Family-based Behavioral Weight Loss Treatment for Leukemia, Lymphoid

Phase-Based Progress Estimates
1
Effectiveness
1
Safety
Washington University School of Medicine, Saint Louis, MO
Leukemia, Lymphoid+3 More
Family-based Behavioral Weight Loss Treatment - Behavioral
Eligibility
Any Age
All Sexes
What conditions do you have?
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Study Summary

A single-arm, non-randomized four-month trial of the adapted family-based behavioral weight loss treatment (FBT) intervention will be conducted to evaluate its acceptability, feasibility, and preliminary indications of efficacy including measures of relative weight change and associated secondary outcomes (e.g., weight related health behaviors, health related quality of life), among 40 childhood acute lymphoblastic leukemia (ALL) survivors and their families.

Eligible Conditions

  • Leukemia, Lymphoid
  • Acute Lymphoblastic Leukemia (ALL)

Treatment Effectiveness

Effectiveness Progress

1 of 3

Other trials for Leukemia, Lymphoid

Study Objectives

4 Primary · 5 Secondary · Reporting Duration: At completion of intervention (estimated to be at 4 months)

Month 4
Acceptability of Family-Based Behavioral Treatment as measured by The Acceptability of Intervention Measure (AIM)
Acceptability of Family-Based Behavioral Treatment as measured by the Client Satisfaction Questionnaire (CSQ-8)
Appropriateness of Family-Based Behavioral Treatment as measured by Intervention Appropriateness Measure (IAM)
Feasibility of Family-Based Behavioral Treatment as measured by Feasibility of Intervention Measure (FIM)
Month 12
Change in dietary intake
Change in physical activity as measured by HBSC adaptation
Change in physical activity as measured by International Physical Activity Questionnaire (IPAQ) (short)
Change in relative height (children only)
Change in relative weight

Trial Safety

Safety Progress

1 of 3

Other trials for Leukemia, Lymphoid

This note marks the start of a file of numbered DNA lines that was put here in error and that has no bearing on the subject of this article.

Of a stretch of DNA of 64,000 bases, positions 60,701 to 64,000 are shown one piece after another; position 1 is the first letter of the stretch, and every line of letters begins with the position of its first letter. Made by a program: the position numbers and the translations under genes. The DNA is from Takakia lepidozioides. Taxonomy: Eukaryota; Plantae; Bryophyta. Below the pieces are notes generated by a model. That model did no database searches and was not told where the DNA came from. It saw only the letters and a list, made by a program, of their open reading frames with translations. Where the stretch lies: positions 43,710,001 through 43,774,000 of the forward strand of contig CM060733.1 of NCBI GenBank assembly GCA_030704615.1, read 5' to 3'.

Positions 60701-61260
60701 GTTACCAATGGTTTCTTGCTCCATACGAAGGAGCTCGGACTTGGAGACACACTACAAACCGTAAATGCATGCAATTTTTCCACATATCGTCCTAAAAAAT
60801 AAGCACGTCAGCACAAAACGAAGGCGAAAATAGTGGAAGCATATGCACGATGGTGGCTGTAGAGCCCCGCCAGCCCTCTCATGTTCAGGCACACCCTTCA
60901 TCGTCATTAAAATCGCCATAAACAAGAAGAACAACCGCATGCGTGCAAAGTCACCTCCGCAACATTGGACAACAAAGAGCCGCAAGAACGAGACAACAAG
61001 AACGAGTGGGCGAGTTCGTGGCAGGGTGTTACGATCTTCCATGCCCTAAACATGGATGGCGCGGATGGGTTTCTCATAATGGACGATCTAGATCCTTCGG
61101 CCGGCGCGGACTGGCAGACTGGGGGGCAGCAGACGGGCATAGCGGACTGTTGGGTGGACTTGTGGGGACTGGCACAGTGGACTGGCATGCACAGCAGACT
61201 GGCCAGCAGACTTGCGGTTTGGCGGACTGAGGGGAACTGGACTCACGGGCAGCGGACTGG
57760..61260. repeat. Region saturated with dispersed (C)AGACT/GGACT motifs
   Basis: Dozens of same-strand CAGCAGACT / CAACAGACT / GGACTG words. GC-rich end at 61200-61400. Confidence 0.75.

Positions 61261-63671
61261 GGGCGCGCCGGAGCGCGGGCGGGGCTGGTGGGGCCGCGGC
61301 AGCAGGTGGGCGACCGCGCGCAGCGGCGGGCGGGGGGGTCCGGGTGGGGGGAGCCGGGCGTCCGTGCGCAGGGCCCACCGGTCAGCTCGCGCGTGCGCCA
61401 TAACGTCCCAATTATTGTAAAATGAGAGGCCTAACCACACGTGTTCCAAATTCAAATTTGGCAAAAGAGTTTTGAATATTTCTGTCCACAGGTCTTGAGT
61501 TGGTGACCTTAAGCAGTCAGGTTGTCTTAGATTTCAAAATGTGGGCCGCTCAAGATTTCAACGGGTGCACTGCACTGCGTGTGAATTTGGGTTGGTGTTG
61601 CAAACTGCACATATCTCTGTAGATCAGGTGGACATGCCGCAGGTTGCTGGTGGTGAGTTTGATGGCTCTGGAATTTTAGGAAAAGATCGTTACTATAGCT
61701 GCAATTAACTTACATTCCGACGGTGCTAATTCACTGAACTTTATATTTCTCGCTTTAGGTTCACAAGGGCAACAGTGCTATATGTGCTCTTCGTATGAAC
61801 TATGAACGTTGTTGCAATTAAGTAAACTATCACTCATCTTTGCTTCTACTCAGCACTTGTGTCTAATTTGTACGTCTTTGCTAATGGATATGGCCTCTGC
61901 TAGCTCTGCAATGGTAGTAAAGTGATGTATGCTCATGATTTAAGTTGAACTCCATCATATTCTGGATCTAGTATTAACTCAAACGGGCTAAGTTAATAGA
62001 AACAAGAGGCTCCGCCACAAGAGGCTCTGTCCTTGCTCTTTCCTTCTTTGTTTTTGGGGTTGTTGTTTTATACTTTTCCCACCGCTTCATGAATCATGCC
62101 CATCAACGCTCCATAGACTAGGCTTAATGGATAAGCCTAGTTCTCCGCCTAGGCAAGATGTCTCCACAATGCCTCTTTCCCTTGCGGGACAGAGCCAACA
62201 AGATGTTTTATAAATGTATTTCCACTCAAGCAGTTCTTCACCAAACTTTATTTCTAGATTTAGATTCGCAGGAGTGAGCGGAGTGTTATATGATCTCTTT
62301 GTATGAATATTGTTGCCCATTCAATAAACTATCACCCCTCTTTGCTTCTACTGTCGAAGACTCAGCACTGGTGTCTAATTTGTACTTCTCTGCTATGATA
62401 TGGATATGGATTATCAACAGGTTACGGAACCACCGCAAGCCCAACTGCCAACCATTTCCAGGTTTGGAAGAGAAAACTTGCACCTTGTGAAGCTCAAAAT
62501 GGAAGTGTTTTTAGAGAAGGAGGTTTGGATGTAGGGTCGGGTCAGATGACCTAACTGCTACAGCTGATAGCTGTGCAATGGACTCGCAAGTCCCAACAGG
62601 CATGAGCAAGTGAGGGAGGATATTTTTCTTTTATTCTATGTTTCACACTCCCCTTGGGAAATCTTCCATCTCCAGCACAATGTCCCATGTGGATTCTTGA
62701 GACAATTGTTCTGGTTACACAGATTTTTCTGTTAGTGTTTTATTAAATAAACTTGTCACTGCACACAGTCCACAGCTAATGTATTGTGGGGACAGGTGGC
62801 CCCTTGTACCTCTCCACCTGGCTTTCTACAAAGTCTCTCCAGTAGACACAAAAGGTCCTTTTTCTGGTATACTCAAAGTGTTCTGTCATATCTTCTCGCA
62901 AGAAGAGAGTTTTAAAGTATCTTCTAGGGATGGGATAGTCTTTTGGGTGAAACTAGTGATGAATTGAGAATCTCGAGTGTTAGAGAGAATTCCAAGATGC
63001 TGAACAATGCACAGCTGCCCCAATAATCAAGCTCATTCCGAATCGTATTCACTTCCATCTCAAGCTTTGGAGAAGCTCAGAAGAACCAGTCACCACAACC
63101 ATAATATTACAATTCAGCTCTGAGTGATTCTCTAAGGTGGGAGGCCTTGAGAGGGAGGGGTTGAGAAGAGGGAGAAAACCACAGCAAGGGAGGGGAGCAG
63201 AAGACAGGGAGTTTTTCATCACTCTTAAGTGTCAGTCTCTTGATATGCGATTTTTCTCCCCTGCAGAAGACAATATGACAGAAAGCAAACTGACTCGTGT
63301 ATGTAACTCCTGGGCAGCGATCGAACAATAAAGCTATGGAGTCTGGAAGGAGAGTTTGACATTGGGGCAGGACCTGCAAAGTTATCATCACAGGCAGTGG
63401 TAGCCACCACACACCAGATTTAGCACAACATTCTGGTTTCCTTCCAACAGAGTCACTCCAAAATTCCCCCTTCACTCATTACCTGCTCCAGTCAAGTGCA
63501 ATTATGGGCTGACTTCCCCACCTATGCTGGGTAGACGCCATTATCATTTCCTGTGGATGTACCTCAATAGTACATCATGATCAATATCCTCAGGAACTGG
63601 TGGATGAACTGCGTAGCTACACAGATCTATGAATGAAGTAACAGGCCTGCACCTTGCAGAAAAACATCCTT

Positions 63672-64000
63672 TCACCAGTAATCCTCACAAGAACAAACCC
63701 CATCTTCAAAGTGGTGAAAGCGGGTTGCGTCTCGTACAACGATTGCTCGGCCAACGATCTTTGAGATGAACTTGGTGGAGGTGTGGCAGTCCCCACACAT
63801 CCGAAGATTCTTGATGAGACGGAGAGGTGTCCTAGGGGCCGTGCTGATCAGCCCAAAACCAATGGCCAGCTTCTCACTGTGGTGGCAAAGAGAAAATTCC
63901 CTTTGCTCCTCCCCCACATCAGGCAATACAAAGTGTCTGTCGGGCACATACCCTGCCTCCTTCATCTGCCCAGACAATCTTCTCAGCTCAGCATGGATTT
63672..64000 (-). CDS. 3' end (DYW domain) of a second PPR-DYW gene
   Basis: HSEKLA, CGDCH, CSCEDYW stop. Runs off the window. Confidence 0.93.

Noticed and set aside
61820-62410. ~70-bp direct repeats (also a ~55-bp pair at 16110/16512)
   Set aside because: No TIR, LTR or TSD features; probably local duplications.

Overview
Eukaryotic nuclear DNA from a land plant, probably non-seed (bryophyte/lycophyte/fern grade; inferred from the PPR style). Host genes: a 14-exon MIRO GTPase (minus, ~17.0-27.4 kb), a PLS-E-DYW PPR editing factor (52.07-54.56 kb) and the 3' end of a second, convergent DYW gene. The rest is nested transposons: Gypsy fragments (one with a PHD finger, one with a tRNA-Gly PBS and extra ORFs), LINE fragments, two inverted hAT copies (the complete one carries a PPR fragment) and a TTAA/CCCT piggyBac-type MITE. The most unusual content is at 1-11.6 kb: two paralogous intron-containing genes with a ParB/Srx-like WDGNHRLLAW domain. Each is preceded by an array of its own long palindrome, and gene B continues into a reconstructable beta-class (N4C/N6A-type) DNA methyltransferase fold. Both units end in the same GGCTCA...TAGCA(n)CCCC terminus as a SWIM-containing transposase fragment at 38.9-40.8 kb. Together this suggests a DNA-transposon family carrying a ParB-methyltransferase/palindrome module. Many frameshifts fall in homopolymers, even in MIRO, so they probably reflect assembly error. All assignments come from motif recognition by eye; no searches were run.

Trial Design

2 Treatment Groups

Children: Family-based Behavioral Weight Loss Treatment (FBT)
1 of 2
Caregivers: Family-based Behavioral Weight Loss Treatment (FBT)
1 of 2
Experimental Treatment

80 Total Participants · 2 Treatment Groups

Primary Treatment: Family-based Behavioral Weight Loss Treatment · No Placebo Group · N/A

Children: Family-based Behavioral Weight Loss Treatment (FBT)
Behavioral
Experimental Group · 1 Intervention: Family-based Behavioral Weight Loss Treatment · Intervention Types: Behavioral
Caregivers: Family-based Behavioral Weight Loss Treatment (FBT)
Behavioral
Experimental Group · 1 Intervention: Family-based Behavioral Weight Loss Treatment · Intervention Types: Behavioral

Trial Logistics

Trial Timeline

Approximate Timeline
Screening: ~3 weeks
Treatment: Varies
Reporting: at completion of intervention (estimated to be at 4 months)
Closest Location: Washington University School of Medicine · Saint Louis, MO
Photo of washington university school of medicine  1Photo of washington university school of medicine  2Photo of washington university school of medicine  3
2004First Recorded Clinical Trial
65 TrialsResearching Leukemia, Lymphoid
1465 CompletedClinical Trials

Eligibility Criteria

Age Any Age · All Participants · 7 Total Inclusion Criteria

Mark “yes” if the following statements are true for you:
Children must be between ages of 5-18.\n
Child must be overweight or obese (defined as a BMI greater than the 85th percentile for their age and sex).
You have been diagnosed with acute lymphoblastic leukemia.
You are a child who is 6 months or older and in remission from cancer.
You must be able to perform some level of exercise.

About The Reviewer

Michael Gill preview

Michael Gill - B. Sc.

First Published: October 9th, 2021

Last Reviewed: August 12th, 2022

Michael Gill holds a Bachelors of Science in Integrated Science and Mathematics from McMaster University. During his degree he devoted considerable time modeling the pharmacodynamics of promising drug candidates. Since then, he has leveraged this knowledge of the investigational new drug ecosystem to help his father navigate clinical trials for multiple myeloma, an experience which prompted him to co-found Power Life Sciences: a company that helps patients access randomized controlled trials.